Delphi 4 Unleashed
by Charlie Calvert and Bob Swart
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Delphi 4 Unleashed
Charlie Calvert
SAMS
0-67231-285-9
1152 pages (CD-ROM)

Table Of Contents

We had to wait a while for the follow-up of Delphi 2 Unleashed, but there it is: Charlie Calvert's Delphi 4 Unleashed. This book that consists of almost 1200 pages, provides in-depth coverage of Delphi 4 for intermediate and advanced Delphi programmers. Delphi 4 Unleashed handles it's topics from a practical point of view and is meant to be read. Therefore the book is not to be used as tutorial, nor as a reference. The book is accompanied with a CD-ROM that contains a lot of easy to understand examples, handy components, tools and some chapters that are not in the book itself. The installation of the examples is quite easy but don't be mislead by the title of the installation program. You are installing the examples of Delphi 4 Unleashed, not Visual C++ in 21 Days!
The book is split up into the following seven parts: Getting started, Creating Components, Database Programming, COM, Internet, Distributed Programming, and Game Programming.
It starts with a number of general design issues for developing maintainable, object oriented programs. After that, a description is given of the new features that have been introduced in Delphi 4, including some useful examples that show how to use these new features in practice. As this part mainly focuses on the new features in Delphi 4, it is most suited for users who are already familiar with Delphi 3 and who want to make optimal use of Delphi 4.
Just like all the other Delphi versions, Delphi 4 is a great environment for developing components. The second part of Delphi 4 Unleashed describes how to create components. Although it gives some very detailed examples of how to create components, the information about the real advanced topics like property editors and component editors is not so elaborate. This makes it less useable for advanced component writers. On the other hand, it will give enough information for people who start to write their own components.
As most Delphi applications will deal with databases, the third part of this book talks about database programming. This part mainly focuses on relational databases and in more details on Local Interbase Server and Interbase programming. That is, the other database programming chapters (Fields and database tools and Flat-file real-world databases) are only available on the CD-ROM. It's a bit disappointing that not all the chapters mentioned in the index, are in the book itself.
Although the first three parts are interesting, practical and useful, the reason why this book should be on your desk in the first place, is because of the topics in the next parts of this book. Especially when you are interested in COM, creating distributed applications using DCOM or CORBA, internet programming, or game programming, this book is really unique and absolutely a must.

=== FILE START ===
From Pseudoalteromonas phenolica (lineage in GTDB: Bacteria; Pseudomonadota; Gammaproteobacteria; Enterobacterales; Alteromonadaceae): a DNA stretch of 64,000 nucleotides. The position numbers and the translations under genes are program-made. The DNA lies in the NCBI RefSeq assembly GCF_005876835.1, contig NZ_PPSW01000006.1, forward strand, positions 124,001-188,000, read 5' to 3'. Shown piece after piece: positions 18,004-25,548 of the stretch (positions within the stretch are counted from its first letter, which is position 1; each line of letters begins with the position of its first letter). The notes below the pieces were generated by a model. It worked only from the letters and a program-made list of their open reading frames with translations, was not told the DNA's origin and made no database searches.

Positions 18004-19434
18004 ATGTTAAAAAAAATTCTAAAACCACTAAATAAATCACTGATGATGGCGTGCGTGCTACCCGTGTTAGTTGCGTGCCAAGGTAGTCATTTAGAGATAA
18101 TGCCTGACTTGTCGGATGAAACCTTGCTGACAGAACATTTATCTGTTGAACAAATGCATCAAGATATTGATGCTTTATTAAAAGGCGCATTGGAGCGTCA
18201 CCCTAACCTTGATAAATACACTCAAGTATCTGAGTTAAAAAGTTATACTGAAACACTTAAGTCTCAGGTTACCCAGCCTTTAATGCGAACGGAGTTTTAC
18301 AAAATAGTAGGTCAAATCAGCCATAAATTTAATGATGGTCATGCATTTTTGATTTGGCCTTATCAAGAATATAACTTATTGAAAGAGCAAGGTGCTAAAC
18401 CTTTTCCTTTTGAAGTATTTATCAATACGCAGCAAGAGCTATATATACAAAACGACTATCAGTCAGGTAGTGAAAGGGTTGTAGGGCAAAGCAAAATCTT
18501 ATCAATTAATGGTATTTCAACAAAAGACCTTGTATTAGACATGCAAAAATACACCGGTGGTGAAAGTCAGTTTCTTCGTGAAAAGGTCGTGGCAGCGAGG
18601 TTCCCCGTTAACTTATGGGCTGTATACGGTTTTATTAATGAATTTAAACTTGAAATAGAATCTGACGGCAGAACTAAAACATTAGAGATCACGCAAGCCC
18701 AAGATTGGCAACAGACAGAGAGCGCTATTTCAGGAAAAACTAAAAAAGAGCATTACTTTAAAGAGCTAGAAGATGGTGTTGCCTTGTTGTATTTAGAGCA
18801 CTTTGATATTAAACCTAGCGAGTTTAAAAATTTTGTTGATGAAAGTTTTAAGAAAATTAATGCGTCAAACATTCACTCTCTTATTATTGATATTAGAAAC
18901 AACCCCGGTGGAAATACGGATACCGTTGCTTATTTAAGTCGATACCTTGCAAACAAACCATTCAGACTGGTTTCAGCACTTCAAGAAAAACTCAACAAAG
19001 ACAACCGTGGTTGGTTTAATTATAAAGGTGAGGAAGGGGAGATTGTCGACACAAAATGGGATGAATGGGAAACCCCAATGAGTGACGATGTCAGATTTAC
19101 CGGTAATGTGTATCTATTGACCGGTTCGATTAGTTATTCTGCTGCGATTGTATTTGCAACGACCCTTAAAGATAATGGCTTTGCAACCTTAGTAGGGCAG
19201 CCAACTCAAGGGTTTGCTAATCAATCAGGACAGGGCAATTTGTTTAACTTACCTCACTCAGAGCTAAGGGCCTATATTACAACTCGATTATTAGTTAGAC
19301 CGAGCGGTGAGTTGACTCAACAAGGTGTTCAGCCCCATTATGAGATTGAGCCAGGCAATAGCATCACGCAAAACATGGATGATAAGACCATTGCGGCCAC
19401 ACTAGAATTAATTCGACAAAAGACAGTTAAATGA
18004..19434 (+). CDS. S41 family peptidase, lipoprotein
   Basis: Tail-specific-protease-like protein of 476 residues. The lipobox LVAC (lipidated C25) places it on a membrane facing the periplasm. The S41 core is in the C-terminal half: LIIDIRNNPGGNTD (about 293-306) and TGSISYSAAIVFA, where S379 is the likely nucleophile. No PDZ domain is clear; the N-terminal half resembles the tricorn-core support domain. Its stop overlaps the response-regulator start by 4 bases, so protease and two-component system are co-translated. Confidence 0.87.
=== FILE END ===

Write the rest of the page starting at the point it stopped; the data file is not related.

Part IV starts with a very clear and comprehensive explanation of interfaces and the basics of COM. After that, topics like COM Automation servers and clients, automating Word, Excel and extending the capabilities of Internet Explorer 4 are discussed and illustrated with good and practical examples. An excellent chapter, written by Bob Swart, will teach you how to get the very best out of your CGI and ISAPI programs using the Delphi 4 Webbroker technology.
By the way, have you ever seen Java, Delphi and C++ programs work together as close friends? Well, this is exactly what is shown in the Distributed Programming Part. It shows how Delphi can be used to write distributed applications using CORBA and DCOM, not skipping the tiny little details like for instance the configuration aspects of Windows '95 and Windows 98.
The title of the last part is called Game Programming, but actually more than only game programming is covered. For example, the chapter about VCL Graphic classes, written by Jeff Cottingham, is very useful when writing components that need to show some graphics on the screen. For those of you who like to experiment with DirectX and DirectSound, this part is a good resource for doing so. Beware that the DirectX examples need the file vcl35.bpl which is not available on the CD-ROM. Clearly, these examples use components that have been written in C++ Builder 3 which you may not have installed on your machine. So, if you want to run these examples, you should first get this file. It is possible, but certainly not recommended, to copy your vcl40.bpl to vcl35.bpl in order to run the example programs.
Summarized, Delphi 4 Unleashed is a book that is very pleasant to read. Actually, it's even difficult to stop reading it. It covers a lot of intermediate and advanced topics that will help to get the best out of Delphi 4 and will certainly open up new horizons.

(Micha Somers)


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